Support plants. Stake or cage indeterminate plants (which develop long stems) at the time of transplanting. This keeps vines and tomatoes off the ground so the fruits will be larger, cleaner and less apt to rot. Supported plants are also easier to care for and tomatoes are easier to harvest. Many ingenious systems for supporting plants have been devised. To view a sampling from simple to elaborate, read the University of Missouri guide, Pruning and Training Tomatoes. The most common method is to support each plant with a single sturdy stake, 6 to 8 ft. tall and at least 1 in. thick. Drive the stake into the ground, about 4 in. from the plant. As the plant grows, attach its stems to the stake using commercial tomato ties, strips of soft fabric or old panty hose. Leave a little slack around the stems. The general idea with staking is to limit the vines to a couple of main stems, which requires regular pruning. Supporting tomatoes in wire cylinders or cages is also popular. This method requires more work initially, but there's no need to prune or train the plant. Don't waste your money on cheap commercial cages; they're too small, and they break apart easily and topple over. Instead, buy extra-large cages or make your own from concrete reinforcing wire or galvanized wire mesh. Make sure the holes are large enough to get your hand through to harvest tomatoes without damaging them. You'll need about 3 ft. of material for every 1 ft. diameter of cage. Aim for a cage 24 to 30 in. dia., and hook the ends together. (If you're using several cages, make each one successively smaller by a couple of inches so you can nest them inside each other for easy storage.) Place the cages around the plants, and anchor them with stakes driven into the ground on one or two sides. Or, remove the bottom cross wires on the cage, and push the prongs into the soil for support. •Give them TLC. Tomatoes aren't one of those crops you can plant and forget. Check soil moisture and give plants 1 to 1 1/2 in. of water weekly, if not supplied by rain. Try not to splash water on leaves. About a month after planting—once the soil has really warmed up—apply a3- to 4-in. layer of organic mulch, such as weed-free straw. If you mulch too soon, the soil will stay cool, delaying the harvest. If plants are staked, regularly pinch off the small suckers that sprout between the leafy branches and main stems. Don't cut—a knife can spread disease. Give all plants a boost during the growing season by applying a 5-10-5 or 5-10-10 fertilizer according to package directions. The best times to fertilize are when fruits are about golf ball?size and again when the first tomatoes are ripe. And speaking of ripe, pick tomatoes when they are firm and fully colored. Taste one while it's still warm from the sun and you'll know why tomatoes rank No. 1 with home gardeners. • • •Q: Stuck with leggy plants?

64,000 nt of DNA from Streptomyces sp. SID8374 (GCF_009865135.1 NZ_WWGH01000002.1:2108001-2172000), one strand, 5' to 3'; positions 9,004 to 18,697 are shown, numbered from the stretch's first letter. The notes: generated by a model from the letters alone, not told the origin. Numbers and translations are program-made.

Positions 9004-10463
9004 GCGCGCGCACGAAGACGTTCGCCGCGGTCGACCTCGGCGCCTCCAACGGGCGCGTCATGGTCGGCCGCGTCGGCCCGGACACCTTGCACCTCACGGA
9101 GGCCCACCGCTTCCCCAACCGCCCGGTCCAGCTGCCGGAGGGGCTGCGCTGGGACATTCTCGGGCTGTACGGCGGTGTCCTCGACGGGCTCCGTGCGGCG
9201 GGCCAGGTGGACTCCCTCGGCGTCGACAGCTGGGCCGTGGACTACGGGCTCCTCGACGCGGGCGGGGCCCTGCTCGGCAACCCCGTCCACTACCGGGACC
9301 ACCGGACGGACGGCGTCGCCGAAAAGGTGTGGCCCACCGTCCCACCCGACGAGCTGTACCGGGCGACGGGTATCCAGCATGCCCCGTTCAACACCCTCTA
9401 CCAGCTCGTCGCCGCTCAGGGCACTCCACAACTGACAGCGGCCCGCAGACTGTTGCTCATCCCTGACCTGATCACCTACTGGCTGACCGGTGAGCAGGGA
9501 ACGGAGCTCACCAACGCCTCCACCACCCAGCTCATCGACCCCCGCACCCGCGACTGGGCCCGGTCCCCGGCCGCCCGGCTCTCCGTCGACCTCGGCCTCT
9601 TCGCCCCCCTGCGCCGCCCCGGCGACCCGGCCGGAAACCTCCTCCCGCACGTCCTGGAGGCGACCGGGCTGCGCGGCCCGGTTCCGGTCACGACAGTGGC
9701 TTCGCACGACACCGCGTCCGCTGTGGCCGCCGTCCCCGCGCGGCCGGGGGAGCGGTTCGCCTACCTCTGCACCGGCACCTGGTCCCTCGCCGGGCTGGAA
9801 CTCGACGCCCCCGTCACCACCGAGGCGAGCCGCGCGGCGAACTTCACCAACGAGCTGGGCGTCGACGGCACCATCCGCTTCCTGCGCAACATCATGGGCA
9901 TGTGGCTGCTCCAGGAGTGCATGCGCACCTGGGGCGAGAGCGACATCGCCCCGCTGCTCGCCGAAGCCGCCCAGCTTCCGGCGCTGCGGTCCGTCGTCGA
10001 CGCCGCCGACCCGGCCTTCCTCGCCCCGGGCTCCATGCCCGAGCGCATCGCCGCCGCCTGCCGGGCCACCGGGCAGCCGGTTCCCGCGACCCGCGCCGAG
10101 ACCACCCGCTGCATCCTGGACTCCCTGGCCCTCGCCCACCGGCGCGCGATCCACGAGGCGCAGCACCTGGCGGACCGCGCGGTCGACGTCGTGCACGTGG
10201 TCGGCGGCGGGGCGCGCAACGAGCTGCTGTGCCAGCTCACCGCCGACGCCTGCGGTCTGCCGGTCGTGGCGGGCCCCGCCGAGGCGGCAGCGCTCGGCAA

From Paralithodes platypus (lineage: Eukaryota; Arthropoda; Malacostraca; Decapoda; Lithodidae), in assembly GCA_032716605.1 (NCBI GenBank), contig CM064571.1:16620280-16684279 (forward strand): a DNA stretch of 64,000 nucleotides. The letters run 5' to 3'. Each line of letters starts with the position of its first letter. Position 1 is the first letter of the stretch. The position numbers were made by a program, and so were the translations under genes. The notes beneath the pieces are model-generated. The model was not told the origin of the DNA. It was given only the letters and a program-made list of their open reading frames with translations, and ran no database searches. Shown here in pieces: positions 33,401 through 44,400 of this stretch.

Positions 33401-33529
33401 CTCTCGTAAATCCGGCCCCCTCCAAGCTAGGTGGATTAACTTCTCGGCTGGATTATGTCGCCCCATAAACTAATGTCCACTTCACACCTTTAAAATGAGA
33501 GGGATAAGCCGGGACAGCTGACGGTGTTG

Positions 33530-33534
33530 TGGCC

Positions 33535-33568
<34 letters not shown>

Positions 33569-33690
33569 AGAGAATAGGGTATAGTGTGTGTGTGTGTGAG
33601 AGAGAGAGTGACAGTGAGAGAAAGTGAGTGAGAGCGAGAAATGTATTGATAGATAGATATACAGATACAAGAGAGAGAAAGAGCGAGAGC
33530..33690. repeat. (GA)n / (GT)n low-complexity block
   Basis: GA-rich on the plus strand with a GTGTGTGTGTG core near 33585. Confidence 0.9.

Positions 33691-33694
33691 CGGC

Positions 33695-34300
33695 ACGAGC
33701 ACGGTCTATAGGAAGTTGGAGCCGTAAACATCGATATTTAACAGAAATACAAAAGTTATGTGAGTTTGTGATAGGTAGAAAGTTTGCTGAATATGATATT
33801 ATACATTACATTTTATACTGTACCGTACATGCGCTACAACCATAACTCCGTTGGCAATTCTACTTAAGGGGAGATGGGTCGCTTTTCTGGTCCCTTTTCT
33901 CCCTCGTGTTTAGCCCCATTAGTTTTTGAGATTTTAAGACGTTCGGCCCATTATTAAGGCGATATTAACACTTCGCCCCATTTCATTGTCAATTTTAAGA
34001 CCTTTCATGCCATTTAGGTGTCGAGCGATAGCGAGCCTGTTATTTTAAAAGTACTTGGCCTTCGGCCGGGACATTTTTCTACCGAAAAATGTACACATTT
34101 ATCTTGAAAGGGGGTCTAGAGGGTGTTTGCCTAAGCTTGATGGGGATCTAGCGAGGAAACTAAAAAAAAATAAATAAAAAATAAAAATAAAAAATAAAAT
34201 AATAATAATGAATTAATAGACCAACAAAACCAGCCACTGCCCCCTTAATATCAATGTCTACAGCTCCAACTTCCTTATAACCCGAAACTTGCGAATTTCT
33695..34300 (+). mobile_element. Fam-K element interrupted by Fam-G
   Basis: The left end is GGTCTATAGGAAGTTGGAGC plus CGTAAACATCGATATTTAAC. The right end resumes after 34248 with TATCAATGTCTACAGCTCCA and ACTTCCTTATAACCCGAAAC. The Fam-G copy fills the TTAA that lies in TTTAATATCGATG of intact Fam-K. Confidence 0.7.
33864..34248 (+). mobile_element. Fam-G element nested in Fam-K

A: Short, stocky plants are best for transplanting, but if you have no choice but to plant seedlings that are tall and leggy, try this trench-planting method: Remove the lower leaves of the plant, leaving the top leaf cluster of four to five leaves. Then lay the plant on its side in a trench and cover the roots and bare stem with about 3 in. of soil. Gently firm the soil and water. Roots will grow along the buried stem.
Ask TOH users about Gardening

Contribute to This Story Below